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Dogs outdone by electronic sensors in Afghanistan

Fewer canines used on battlefield

- The Washington Times - Wednesday, June 6, 2012

In Afghanistan, a soldier's best friend is no longer a bomb-sniffing dog, but an electronic sensor.

The Pentagon organization that oversees the effort to detect buried bombs says technological devices are proving more effective than specially trained dogs on the battlefield.

"Among the systems, we still employ the dogs, but we're sort of de-emphasizing them because we find that other technologies are far more effective," said Rod Korba, a spokesman for the Defense Department's Joint Improvised Explosive Device Defeat Organization (JIEDDO).

"What it comes down to is we have other resources that we have had greater statistical success, handheld sensors and things like that."

The remark represents a shift in strategy from less than two years ago. JIEDDO's past director told reporters in October 2010 that the best way to find the deadly explosives is a soldier and a dog.

"Dogs are the best detectors," Army Lt. Gen. Michael Oates said, noting that a dog and dismounted soldiers can find 80 percent of roadside bombs, the No. 1 killer of American troops in Afghanistan.

"That combo presents the best detection system we currently have," Gen. Oates said, according to National Defense magazine.

At that time, congressional aides said JIEDDO had spent $19 billion - much of it on various sensors and jammers to defeat the bombs.

Friendly finders

Today, under Gen. Oates' successor, Army Lt. Gen. Michael Barbero, JIEDDO is de-emphasizing the role of dogs and touting air- and ground-based sensors designed to detect the enemy's ever-changing types of buried bombs.

In some cases, the dogs become more of a soldier's companion than an animal programmed to find a certain scent, Mr. Korba said.

"What we have discovered about the dog-scent concept is that they're not as successful under certain circumstances as they could be," he said. "It turns out if you treat the dog like a machine, it does a very, very effective job.

"The problem is our troops end up befriending these animals and they engage with them on different levels, and it kind of hurts their effectiveness, Mr. Korba said. "One of the things that we have discovered over the last few years is that we don't have a good procedure right now to train our people how to use the dogs. And so sometimes they are used effectively and sometimes they are not."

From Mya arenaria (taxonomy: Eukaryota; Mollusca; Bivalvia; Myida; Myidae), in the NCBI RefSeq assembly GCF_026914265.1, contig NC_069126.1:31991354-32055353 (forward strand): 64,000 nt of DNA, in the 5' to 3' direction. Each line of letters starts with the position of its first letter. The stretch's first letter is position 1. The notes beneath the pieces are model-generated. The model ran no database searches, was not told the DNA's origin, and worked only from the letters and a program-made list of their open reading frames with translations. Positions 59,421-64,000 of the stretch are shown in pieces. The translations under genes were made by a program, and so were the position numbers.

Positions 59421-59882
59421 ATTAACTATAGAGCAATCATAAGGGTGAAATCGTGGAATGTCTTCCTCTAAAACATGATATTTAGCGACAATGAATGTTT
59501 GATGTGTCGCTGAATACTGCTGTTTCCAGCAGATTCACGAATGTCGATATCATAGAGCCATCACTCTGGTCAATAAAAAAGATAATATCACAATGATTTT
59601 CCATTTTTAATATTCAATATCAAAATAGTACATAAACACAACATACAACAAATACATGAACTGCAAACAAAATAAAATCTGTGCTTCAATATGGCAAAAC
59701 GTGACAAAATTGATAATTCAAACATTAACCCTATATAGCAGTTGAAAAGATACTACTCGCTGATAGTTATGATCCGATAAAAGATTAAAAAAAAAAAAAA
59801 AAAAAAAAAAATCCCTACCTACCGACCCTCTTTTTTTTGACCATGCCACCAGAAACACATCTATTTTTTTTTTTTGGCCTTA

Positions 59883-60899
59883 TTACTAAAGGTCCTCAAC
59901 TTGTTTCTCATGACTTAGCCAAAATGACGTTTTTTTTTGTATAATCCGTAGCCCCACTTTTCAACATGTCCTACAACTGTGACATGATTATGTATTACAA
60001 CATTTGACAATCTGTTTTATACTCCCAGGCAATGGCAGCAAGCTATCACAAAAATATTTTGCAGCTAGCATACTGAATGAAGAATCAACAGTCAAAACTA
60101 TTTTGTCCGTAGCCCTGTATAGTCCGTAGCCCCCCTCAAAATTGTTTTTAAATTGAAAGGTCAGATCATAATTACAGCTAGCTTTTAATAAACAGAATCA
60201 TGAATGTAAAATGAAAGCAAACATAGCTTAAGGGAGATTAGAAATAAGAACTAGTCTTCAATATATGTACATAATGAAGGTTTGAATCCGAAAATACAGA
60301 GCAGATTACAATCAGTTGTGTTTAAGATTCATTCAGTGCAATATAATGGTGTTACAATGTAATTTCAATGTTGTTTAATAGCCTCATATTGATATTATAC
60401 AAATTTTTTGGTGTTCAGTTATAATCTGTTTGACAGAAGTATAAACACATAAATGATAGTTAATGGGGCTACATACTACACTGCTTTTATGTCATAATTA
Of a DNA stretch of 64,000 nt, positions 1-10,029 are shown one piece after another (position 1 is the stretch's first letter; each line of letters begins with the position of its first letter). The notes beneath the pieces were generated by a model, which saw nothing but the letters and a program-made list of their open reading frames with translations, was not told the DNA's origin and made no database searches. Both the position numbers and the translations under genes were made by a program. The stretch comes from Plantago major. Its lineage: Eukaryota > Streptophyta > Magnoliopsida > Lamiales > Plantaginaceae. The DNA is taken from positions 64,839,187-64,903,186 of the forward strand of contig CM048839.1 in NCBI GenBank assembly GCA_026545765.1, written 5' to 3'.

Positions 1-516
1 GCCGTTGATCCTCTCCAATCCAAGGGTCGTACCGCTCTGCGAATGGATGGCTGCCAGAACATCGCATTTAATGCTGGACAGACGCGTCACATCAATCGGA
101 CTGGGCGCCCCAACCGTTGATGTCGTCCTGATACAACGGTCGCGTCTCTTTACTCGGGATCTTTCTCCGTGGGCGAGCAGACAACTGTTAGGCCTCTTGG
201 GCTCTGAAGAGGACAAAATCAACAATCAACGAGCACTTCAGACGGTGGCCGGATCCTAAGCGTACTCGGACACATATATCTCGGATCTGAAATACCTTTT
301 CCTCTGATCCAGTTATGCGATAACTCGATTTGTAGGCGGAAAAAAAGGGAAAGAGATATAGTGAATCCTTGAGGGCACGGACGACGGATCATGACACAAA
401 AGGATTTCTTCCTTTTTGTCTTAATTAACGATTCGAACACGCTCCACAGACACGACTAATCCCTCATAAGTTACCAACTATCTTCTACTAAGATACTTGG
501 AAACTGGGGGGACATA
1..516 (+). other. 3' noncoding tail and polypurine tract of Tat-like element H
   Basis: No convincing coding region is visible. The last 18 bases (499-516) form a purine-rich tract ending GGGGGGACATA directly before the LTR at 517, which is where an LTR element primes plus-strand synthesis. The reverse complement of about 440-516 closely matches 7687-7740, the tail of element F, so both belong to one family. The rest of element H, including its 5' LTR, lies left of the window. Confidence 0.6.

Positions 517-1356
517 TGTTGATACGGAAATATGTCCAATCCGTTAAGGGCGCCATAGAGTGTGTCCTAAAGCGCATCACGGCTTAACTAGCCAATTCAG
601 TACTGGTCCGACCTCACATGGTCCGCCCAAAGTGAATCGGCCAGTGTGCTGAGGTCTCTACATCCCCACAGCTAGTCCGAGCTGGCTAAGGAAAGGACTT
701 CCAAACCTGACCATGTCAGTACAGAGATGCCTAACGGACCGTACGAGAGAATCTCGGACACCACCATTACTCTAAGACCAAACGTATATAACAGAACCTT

The dogs are effective in finding the IED subset known as homemade explosives (HMEs), which are made from fertilizers such as ammonium nitrate and assembled in backroom operations by Taliban fighters.

"There has been some investment in the animals," Mr. Korba said. "We've taught them how to pick up the scent for HMEs. They've been imprinted with those kinds of sensing skills.

"So we still work with them. We just are not emphasizing them to the degree that we're emphasizing other technologies and other capabilities that we provide for the soldiers."

Dogs and other tools

The JIEDDO website contains an endorsement of using dogs to find fertilizer and chemical bombs.

"JIEDDO is funding more than $12 million for new and existing IED detection dog training programs," the site states. "Distinct from the DoD military working dog programs, the detection canine can pick up the odors produced by the explosives in the form of invisible vapors or signatures and detect surface laid, buried and hidden IEDs."

The Web page shows a photo of a detection services dog handler and his dog, Tinus. The item says the use of such dogs has increased.

But Mr. Korba said: "The dog budget is a smaller portion of what we were doing two years ago."

The military owns about 2,700 dogs, up from 1,800 before Sept. 11, 2001, according to the Defense Department. About 600 are deployed as "war dogs."

At a JIEDDO conference last year, Gen. Barbero, who did three tours and 46 months in Iraq before becoming director in March 2011, said roadside bombs in Afghanistan were increasingly being made with homemade explosives.

"Explosives can be made from a range of fertilizers, but it is far too easy to turn calcium ammonium nitrate into a bomb, and it is the bomb-maker's product of choice - by far," Gen. Barbero said, according to ABC News.

The JIEDDO website displays information about several counter-IED systems, including bomb-clearing vehicles, mini-robots such as the Devil Pup, aerostat balloons with surveillance gear to find insurgents planting bombs, metal detectors - and dogs.

Said Mr. Korba: "There's far more IEDs being employed against us, of different varieties. We're finding more of them. But clearly we're not finding all of them."

At least 1,266 troops have been killed by IEDs since the start of the Afghanistan War, including 61 this year, according to icasualties.org, which keeps tracks of such statistics. Last year, 252 troops were killed by IEDs, a 31 percent reduction from 2010's tally.

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